BoA comms stricter
What’s in a name? The problem for the business that Ken Lewis created is: far too much.
Now his successors are struggling with the concept of how to shorten the mouthful that is Bank of America Merrill Lynch.
Obviously the sensitivities are high: one legacy business stands for everything big and bold in the US of A; the other has its own proud heritage as one of the world’s leading brokerages and investment banks.
It’s also an issue for publications such as Euromoney, for whom spelling out the full name of the institution every time takes up far too many column inches for a magazine that is already crammed to the brim with information.
Various iterations have been attempted: BofA Merrill (sometimes with the Lynch thrown in), BoA ML, just BofA, and combinations thereof.
It seemed that the firm had provided its own solution when it consolidated its email addresses into the handy URL of @baml.com. Euromoney, like other publications, eagerly adopted BAML as an easy to use acronym.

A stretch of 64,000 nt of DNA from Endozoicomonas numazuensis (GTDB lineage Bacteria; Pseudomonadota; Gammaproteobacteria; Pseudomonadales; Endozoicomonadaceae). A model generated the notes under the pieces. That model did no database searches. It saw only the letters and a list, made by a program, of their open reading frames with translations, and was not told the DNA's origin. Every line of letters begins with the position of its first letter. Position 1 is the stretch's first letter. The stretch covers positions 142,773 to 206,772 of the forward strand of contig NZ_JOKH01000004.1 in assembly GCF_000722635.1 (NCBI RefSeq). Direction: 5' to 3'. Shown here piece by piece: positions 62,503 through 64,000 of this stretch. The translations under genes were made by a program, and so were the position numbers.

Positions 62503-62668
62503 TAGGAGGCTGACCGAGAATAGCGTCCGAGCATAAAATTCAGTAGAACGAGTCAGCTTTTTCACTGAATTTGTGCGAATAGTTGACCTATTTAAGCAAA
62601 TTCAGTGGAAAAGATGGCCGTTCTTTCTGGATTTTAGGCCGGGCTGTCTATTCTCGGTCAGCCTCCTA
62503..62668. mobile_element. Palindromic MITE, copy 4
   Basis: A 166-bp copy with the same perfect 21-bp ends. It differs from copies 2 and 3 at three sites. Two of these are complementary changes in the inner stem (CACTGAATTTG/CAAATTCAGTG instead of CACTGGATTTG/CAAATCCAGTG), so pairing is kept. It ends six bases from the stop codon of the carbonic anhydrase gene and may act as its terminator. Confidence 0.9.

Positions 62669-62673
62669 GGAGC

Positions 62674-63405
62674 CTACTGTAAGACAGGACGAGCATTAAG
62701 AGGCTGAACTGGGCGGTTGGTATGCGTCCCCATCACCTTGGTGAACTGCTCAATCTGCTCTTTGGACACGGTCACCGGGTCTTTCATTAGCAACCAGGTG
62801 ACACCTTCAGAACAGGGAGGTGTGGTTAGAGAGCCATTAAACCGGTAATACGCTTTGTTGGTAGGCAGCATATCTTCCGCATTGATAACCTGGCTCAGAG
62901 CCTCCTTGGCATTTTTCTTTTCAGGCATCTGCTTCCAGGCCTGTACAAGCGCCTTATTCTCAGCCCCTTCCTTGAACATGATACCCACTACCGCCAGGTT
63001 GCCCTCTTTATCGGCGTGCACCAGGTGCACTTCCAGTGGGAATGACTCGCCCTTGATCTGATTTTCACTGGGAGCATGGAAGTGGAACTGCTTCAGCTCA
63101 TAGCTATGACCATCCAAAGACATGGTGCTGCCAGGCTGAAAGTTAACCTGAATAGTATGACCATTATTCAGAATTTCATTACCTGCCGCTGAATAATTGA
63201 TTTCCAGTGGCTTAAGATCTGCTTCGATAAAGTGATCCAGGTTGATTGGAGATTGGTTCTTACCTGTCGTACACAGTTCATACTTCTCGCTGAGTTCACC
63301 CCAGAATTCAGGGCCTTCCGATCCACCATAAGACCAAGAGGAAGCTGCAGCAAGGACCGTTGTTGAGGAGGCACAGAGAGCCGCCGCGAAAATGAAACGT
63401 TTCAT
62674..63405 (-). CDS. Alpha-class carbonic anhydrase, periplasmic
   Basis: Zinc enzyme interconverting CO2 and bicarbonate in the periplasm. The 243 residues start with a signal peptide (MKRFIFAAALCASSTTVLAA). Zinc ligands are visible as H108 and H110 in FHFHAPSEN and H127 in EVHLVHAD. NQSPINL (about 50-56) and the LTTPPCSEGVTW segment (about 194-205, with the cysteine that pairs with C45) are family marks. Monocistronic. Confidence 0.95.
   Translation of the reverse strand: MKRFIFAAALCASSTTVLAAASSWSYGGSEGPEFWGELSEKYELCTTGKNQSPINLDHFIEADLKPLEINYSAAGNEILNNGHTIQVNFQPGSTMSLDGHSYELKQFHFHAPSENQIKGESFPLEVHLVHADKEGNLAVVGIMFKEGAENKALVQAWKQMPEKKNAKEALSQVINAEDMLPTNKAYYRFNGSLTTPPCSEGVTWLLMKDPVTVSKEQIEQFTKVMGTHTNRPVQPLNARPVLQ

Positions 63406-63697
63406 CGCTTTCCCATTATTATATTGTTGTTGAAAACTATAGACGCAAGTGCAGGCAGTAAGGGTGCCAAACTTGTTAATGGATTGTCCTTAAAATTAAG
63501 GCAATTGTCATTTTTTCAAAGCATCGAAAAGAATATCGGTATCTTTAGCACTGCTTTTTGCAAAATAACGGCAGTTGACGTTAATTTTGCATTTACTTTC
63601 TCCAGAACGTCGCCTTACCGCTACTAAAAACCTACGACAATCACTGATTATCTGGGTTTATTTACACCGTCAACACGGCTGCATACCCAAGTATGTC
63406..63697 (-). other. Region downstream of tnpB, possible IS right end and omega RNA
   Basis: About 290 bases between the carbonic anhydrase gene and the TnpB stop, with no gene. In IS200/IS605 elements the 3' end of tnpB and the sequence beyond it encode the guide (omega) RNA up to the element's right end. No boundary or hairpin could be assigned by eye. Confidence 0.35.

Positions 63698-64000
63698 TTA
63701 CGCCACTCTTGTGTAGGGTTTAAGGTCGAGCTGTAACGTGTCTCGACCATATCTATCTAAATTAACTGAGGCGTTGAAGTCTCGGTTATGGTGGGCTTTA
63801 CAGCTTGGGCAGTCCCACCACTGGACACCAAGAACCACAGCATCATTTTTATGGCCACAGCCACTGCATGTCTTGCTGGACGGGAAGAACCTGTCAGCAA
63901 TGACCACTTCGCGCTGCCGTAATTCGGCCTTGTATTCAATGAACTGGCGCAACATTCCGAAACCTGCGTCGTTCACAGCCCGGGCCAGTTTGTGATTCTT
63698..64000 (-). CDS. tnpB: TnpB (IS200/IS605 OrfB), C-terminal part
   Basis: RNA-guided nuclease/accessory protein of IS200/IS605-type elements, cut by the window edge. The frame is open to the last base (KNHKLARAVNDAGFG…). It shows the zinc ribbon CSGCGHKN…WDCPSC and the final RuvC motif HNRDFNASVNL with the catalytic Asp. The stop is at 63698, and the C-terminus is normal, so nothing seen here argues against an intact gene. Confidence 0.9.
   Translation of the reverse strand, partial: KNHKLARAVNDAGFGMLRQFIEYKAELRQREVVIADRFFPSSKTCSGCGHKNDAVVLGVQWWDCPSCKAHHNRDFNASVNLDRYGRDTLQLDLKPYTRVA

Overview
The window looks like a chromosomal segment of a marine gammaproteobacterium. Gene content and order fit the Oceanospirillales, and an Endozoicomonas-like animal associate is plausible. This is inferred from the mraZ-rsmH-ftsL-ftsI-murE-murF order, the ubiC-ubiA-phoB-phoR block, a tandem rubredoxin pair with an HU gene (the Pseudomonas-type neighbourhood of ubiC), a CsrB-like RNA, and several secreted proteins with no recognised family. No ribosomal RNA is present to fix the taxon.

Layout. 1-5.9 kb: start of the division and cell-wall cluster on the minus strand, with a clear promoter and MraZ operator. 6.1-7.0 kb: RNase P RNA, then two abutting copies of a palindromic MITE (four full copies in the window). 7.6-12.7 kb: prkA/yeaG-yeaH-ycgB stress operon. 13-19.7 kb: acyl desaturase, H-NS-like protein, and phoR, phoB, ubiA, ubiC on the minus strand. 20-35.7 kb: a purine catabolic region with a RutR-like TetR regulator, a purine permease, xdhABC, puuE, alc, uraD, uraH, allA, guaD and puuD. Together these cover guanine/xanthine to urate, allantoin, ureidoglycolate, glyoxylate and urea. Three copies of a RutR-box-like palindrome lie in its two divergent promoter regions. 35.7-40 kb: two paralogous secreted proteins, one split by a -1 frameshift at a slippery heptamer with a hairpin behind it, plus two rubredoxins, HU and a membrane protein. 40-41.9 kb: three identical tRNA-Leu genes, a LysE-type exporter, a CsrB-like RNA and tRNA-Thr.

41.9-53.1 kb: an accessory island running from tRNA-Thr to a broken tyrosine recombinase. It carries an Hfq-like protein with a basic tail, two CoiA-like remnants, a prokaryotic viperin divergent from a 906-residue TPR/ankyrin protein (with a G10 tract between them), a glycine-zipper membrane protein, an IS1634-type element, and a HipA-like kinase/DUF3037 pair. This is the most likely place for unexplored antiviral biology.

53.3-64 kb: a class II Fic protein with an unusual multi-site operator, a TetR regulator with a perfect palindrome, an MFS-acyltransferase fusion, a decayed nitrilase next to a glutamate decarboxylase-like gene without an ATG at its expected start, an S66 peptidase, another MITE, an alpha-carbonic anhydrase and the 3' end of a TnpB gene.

But apparently this version of the name has not found favour with the hierarchy within strategy and communications within BAML (oops, sorry), who have issued a strict edict that publications be encouraged to use a longer form of BofA Merrill (Lynch optional).
What with the eurozone debt crisis, regulatory changes and leveraging the platform of the combined firms, we think senior management at BofA Merrill (phew!) has more important things to worry about.